Establishing a prairie takes years 

In 2009we transformed a field surrounding our new headquarters building and parking lot into a native grassland prairie.  

 “Establishing a native prairie like ours takes years of cultivation,” said Johanna SievewrightATC environmental project manager 

 Initially, botanists from one of our environmental partners identified native plant species suitable for the region, soil type and hydrology. They also looked for species that would provide a range of flowering times throughout the growing season for pollinators and consulted with Xerces Society, an international nonprofit organization focused on the conservation of insects and their habitats, to develop plant lists that favored pollinators. 

 The prairie was first seeded with a specially developed seed mixture and plant plugs were installedSince the initial site development, the native plant diversity has significantly increased and now provides a thriving habitat for birds, bees, butterflies and other pollinators. 

 Using fire to maintain the prairie 

While one of the benefits of native landscaping is that it requires less maintenance, that doesn’t stop non-native and invasive plant species from continually encroaching. ATC uses an integrated approach to manage the native prairie habitat. Multiple control and prevention methods have been used on invasive species within the prairie.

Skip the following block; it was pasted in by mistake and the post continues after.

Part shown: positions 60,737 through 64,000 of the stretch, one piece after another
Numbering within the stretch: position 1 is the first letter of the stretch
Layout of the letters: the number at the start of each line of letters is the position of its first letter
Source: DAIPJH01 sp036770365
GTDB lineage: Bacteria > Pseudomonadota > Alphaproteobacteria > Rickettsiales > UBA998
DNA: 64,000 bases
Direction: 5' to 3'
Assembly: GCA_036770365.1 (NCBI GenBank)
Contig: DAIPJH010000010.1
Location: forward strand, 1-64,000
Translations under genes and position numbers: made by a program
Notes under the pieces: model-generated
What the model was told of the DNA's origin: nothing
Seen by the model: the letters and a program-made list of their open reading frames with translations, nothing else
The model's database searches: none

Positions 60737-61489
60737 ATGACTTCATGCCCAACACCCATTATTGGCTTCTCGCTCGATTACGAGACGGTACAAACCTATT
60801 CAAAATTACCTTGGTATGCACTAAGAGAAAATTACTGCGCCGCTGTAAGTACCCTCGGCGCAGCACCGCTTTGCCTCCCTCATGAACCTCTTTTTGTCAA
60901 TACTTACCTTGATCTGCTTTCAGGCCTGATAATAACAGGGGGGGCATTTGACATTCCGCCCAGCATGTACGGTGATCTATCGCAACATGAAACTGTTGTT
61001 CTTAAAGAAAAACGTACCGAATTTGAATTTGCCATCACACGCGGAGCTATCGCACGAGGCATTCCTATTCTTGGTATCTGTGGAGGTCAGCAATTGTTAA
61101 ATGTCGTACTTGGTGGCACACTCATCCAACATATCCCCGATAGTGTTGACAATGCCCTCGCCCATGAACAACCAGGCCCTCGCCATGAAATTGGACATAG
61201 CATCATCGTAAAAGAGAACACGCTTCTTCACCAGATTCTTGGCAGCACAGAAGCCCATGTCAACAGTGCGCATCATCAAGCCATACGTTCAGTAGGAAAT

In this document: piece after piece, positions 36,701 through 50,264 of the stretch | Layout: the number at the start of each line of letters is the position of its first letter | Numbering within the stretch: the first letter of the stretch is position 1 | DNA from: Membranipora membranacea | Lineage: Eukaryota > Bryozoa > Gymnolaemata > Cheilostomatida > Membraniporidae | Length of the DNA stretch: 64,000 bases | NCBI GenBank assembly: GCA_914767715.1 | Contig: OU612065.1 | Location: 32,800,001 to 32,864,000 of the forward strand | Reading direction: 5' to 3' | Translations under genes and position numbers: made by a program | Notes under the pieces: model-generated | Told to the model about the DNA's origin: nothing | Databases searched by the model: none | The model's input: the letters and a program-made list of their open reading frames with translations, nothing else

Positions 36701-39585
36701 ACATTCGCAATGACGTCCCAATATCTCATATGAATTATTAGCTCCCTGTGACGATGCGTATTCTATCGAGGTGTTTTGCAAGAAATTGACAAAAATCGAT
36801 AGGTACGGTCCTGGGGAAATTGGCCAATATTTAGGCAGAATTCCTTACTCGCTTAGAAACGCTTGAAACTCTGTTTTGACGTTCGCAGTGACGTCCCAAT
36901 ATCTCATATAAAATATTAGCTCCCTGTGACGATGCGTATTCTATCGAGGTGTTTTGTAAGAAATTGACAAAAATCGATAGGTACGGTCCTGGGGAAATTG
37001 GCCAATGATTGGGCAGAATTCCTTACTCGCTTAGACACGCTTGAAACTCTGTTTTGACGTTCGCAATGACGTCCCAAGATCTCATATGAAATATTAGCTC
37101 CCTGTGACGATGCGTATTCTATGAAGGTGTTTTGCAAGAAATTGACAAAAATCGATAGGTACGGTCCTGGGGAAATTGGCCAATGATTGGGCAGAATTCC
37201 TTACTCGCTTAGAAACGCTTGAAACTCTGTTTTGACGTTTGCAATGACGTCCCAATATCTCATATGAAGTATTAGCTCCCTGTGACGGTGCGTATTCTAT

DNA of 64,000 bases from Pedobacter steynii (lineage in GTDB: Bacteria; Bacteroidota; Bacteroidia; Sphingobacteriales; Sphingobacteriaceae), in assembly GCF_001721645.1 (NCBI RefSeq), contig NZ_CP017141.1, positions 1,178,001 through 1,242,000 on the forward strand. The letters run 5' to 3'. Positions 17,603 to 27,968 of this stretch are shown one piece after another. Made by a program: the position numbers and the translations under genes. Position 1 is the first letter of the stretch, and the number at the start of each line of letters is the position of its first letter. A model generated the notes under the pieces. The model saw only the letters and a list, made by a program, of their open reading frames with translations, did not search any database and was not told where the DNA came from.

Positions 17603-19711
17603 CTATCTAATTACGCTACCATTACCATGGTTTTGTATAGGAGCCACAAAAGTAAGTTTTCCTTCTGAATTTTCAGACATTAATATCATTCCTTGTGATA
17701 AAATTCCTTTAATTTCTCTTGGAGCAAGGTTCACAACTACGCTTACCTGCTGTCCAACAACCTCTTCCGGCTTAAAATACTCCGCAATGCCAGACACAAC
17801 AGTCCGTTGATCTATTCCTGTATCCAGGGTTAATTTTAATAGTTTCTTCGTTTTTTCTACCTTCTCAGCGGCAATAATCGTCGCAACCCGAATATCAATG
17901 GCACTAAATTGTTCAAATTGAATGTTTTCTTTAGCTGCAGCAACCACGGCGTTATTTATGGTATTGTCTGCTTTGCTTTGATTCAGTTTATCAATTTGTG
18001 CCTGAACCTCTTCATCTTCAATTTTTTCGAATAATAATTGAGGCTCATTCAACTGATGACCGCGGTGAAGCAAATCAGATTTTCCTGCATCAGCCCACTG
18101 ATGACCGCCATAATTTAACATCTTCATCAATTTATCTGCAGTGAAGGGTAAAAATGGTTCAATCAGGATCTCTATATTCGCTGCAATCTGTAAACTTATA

“We have to manage it proactively,” said Amy Tillman, facilities program manager“Prescribed burns are one of the best ways to do that.” 

 Prescribed burning is a common prairie management tool. In addition to thwarting invasive plants, native plants that thrive in this environment tend to regenerate after the burn as healthier plants because many of Wisconsin’s native prairie grasses and flowers developed adaptations to survive fire. Their deep roots and buds beneath the soil enable them to withstand fire, while shallow-rooted, non-native plants succumb to the heat. Fire stimulates the growth of native plants, while also returning valuable nutrients to the soil. The prairie underwent prescribed burns in 2015 and 2019.  

 Incorporating native plants into your landscaping 

A prairie may not be practical for your back yard, but you can help pollinating insects like bees and butterflies by adding just a few native prairie plants to your garden or landscaping. Wildflowers like purple coneflower, butterfly weed, and smooth blue aster will add color and provide food for bees, birds and butterflies. Prairie grasses like little bluestem and prairie dropseed can add interest to your landscaping while also providing food and shelter for pollinators. For additional suggestions, print ourGrow Smart Planting Guide or Grow Smart Pollinator Guide and bring it to your local garden center.